Another time, we choppered out to a village to snatch a war-crimes suspect and on arrival found the geezer dead as a doornail, obviously executed by one of the others five factions in the tangled civil war. Logically this discovery should have meant the relevant task was ticked off our 'To Do' list, but no, it stubbornly remained unticked. Were we meant to search the corpse or report the death to the base CO? Neither action did the trick.
Campaign progress can also be frustrated by crashes - the kind that happen when the game decides it doesn't like a particular save-game (rare but annoying), and the kind that happen when your halfwit helo chauffeur decides he's going to fly his bird straight into an electricity pylon or a pine tree (more common). AI motorists and pilots are as clumsy as they were in ArmA. You have to separate men from their vehicles, and stick a weapon in their hands to see any signs of IQ improvement. The much-vaunted Micro AI manifests itself in combatants sensibly keen on cover and generous with suppressive fire. Now, if only BIS could get bots to fully exploit buildings, play possum occasionally, and perform the odd banzai charge.
Half the joy of a BIS game is rummaging through the mountain of kill kit. The best way to trial aircraft, AFVs or firearms remains the fantastically friendly, amazingly powerful editor. A few clicks and you're flying a V-22 Osprey through a wall of flak, infiltrating an enemy base as a wild boar (civilians and animals are playable), or watching the dogfight to end all dogfights. Armoury mode makes you works a little harder for your hardware fun. Success in mini-challenges gradually unlocks the full range of gadgets and units. Complete an obstacle course, eliminate an enemy patrol, shoot a set number of clay pigeons... it's OpFlash the way PopCap would do it. A few of the tasks are criminally silly (I'm thinking specifically of the one where you play a poacher-avoiding rooster) but in a game as gritty and gruelling as ArmA II a bit of levity doesn't hurt.
And make no mistake, ArmA II has grit and gruel by the lorry-load. Where other shooty games DHL targets to your door, this one makes you search high and low for them (most of the campaign is spent travelling hopefully rather than arriving). Where other FPSs keep your crosshairs rock-steady and your view unobstructed, here bad posture, tiredness, fear and foliage transform gunnery from a science into a dark art. It's the difference between playing COD4 on your desktop rig at home, and playing it on a laptop while running through a wet forest being chased by Alsatians. Initially exasperating, massively satisfying once you get the hang of it.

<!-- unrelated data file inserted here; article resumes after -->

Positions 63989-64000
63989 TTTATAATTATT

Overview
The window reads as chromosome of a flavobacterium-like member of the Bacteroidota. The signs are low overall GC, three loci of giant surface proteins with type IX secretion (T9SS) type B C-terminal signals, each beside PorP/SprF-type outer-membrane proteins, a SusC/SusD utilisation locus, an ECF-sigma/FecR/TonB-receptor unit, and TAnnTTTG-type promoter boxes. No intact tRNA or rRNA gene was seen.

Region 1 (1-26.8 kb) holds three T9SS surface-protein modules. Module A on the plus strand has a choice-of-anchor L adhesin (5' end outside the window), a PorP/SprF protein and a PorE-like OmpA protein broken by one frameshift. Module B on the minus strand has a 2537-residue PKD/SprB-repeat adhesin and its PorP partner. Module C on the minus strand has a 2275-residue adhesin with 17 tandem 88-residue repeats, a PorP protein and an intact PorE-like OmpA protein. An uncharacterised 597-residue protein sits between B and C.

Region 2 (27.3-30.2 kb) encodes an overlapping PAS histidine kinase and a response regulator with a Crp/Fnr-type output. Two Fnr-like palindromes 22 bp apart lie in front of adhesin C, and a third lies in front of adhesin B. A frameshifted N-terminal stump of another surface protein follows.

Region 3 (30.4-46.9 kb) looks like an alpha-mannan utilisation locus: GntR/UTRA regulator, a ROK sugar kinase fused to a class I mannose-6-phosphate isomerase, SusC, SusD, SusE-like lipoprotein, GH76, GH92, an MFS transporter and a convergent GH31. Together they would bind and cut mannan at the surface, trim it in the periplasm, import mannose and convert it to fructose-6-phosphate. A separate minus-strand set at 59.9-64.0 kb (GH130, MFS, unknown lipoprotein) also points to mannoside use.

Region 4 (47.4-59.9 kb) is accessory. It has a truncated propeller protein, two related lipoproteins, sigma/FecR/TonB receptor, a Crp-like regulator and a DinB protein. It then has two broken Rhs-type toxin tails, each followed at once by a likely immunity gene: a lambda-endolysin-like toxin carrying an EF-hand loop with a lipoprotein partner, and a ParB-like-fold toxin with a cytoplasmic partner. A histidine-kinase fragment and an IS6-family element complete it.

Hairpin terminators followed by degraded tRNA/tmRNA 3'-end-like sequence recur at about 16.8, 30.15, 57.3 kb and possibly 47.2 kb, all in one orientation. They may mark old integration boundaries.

That unapologetic realism, combined with high headcounts, huge maps, and splendid opportunities for joint ops, means ArmA II is sure to replace its predecessor as the MP weapon of choice for the discerning infantry simmer. For those passionate about vehicular verisimilitude, there are fewer reasons for loyalty. While the planes and armour all look the part and are mostly a doddle to operate, under the skin the modelling hasn't moved on since OpFlash days. Tanks with hitpoints that can be whittled down by sustained small-arms fire, vehicles with no 3D interiors, aircraft that come without even crude representations of radar... if ArmA 3 doesn't address some of these shortcomings then the natives may start getting restless.
And if the inevitable third episode doesn't overhaul the obtuse interface there's also going to be trouble. Veterans will have no difficulty finding what they need amongst the mass of icon-shunning order menus, but newcomers are likely to have some sticky, frustrating moments. The fact that the number keys aren't used to select weapons or team members says a lot about the game's wilfully idiosyncratic approach to control.
Time is yomping on and I still haven't talked of Warfare (a skirmish mode that blends soldiering with RTS base building) the single mission supply (slim but containing gems), or the fact that ArmA II is already being leapt on by an army of talented vehicle-crafting, behaviour-tweaking, mission-authoring modders. I've yet to mention how thrilling it is to skim stunning spruce forests in speeding choppers and gaze down at raging random engagements. There's a thousand more things I could say to justify my hearty recommendation of this incomparably rich war sim. Ultimately though all you really need to bear in mind is the words of that RCEFOFTT:
"Awesome moments. This is real war. Give the AI a medal! The campaign - absolutely incredible! So atmospheric. Landscape almost real. I killed a rabbit! Thank you so much BIS. Heaps of bugs. Buy this game."
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